Q: When did you know that art was going to be a major focus in your life?
A: When I was a kid, I didn’t have a whole lot of information on what was available to study at university. At the time the government was offering to pay people to go to nursing school, so that’s what I decided to do. In the interview, I was asked what I would do if I didn’t get accepted into nursing, and right away I said I would study physical education and art at UBC (University of British Columbia). I didn’t think that was even a possibility to study the two subjects I loved. Instead, I was accepted into the two-year nursing program and completed that. But I was always doodling on the edge of my notes.
Then in 1981 I moved to Vancouver Island and took a stained-glass course. I kind of forgot about it for a few years until someone asked me to create a glass window for them. After that came craft fairs, and I started doing more and more glass work.
It wasn’t until I turned 40 that I decided this is what I want to do as a career. I read and read and read about glasswork and invested in a lot of equipment.
Q: What inspires you when you are making art?
A: The light in nature, and nature in general. I do a lot of walking by lakes and rivers and a lot of listening to birds. In the past I visited a lot of other galleries for inspiration… I travelled to glass shows along the entire west side of North America until I realized that I was doing my own thing and my work was as good as anything I had seen elsewhere. To know that I was in the same calibre as other glass artists was confidence building and it meant that I didn’t need to look elsewhere for ideas; I had all that I needed right here. Not having any outside influence allows me to be quite original.
Q: Of all the techniques that you use, do you have a favourite?
A: I am really enjoying fusing elements that go into an old-fashioned stained-glass window. That, and painting. I am learning more about painting, which is a whole different ballgame. I’m really gaining a fond appreciation of mosaic work too.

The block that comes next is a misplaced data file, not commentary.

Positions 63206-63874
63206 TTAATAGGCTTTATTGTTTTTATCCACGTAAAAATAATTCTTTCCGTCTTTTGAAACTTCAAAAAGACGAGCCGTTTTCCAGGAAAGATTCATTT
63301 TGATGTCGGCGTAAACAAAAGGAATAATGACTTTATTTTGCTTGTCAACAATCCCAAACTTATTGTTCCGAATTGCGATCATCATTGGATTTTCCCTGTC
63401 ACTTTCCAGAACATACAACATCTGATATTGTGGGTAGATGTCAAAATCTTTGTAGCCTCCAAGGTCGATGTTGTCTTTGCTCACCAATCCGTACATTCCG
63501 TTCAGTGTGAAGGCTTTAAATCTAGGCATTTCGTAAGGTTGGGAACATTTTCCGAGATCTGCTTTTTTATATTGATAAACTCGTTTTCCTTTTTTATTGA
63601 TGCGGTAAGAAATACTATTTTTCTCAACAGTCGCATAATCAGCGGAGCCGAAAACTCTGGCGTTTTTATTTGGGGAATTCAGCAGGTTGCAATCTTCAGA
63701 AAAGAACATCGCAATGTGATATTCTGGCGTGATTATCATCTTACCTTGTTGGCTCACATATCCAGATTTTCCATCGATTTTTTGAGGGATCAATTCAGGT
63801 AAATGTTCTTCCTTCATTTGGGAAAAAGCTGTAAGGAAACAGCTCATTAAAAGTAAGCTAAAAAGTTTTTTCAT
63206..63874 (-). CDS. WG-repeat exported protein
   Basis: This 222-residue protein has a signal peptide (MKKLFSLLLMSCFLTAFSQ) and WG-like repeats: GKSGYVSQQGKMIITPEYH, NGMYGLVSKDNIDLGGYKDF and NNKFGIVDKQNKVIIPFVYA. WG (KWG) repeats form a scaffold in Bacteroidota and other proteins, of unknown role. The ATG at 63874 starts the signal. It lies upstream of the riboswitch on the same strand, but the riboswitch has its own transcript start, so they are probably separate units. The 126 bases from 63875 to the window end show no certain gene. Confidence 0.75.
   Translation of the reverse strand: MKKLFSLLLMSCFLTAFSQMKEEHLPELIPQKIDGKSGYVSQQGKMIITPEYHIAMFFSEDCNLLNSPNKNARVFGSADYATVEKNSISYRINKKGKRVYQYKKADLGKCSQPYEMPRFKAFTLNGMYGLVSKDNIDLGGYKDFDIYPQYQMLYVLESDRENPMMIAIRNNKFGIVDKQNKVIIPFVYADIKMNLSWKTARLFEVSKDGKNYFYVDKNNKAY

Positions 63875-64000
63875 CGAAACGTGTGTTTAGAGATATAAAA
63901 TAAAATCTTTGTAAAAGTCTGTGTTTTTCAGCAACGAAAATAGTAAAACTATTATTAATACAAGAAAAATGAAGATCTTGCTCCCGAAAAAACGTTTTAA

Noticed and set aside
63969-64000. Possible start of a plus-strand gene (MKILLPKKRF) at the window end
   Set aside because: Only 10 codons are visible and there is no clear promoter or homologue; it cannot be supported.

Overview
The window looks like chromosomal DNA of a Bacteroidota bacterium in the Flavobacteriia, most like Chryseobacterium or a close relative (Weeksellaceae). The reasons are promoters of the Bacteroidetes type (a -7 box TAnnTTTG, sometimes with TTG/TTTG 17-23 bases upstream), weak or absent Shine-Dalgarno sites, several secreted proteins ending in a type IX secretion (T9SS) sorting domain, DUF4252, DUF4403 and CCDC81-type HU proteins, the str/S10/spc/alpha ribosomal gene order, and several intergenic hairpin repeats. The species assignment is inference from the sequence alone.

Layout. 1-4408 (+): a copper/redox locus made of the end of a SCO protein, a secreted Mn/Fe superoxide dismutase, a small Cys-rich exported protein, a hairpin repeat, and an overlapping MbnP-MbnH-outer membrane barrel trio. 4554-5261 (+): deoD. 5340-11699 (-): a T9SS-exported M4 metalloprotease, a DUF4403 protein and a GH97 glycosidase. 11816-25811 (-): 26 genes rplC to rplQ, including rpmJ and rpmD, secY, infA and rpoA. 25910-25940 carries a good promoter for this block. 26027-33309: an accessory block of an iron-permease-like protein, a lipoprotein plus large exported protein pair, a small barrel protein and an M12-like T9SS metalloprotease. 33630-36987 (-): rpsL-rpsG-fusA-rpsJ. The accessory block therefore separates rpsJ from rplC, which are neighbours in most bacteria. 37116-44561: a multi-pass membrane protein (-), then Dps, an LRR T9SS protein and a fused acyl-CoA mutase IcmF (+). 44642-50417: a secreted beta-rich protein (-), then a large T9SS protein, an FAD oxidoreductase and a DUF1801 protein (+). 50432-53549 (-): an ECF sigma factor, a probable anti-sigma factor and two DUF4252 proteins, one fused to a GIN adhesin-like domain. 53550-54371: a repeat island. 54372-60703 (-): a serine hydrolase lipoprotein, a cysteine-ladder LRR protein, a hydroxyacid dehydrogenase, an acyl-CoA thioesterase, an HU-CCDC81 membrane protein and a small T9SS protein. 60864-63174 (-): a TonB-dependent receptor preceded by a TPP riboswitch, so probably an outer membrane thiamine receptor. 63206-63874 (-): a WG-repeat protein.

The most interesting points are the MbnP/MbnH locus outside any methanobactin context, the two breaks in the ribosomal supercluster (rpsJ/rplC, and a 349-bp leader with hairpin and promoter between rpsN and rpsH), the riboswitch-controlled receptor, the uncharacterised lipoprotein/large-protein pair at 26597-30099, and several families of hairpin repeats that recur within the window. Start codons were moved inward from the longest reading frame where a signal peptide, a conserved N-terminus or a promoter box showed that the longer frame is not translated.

How has COVID impacted you as an artist?
A: It cut out my teaching. It also cut out my part time job; there were too many people around and because I have some lung issues I was too vulnerable to stay at that job. However since people have started getting their vaccinations, I have been able to start offering workshops again, so things are looking up.
Having a solo show in February (2021) was great because it gave me a purpose and it made me push myself to meet that deadline.
Q: Is there something you would like people to know about you as an artist or a person?
A: I like seeing people be happy and I like to promote that. For instance, for people with dementia, if they only have a memory that is five minutes long, I like to make that a really worthwhile five minutes. That impacts the rest of their day in a good way, even if they don’t remember what they did.
I love having students in my studio: they enjoy the bright open space, they laugh and bring snacks; it’s a real social gathering place and I like that. What I love most is people meeting people and making connections.
The other thing I’d like to share with people is that finally, at the age of 62, I can say that I am able to support myself with just my art. I think I have arrived!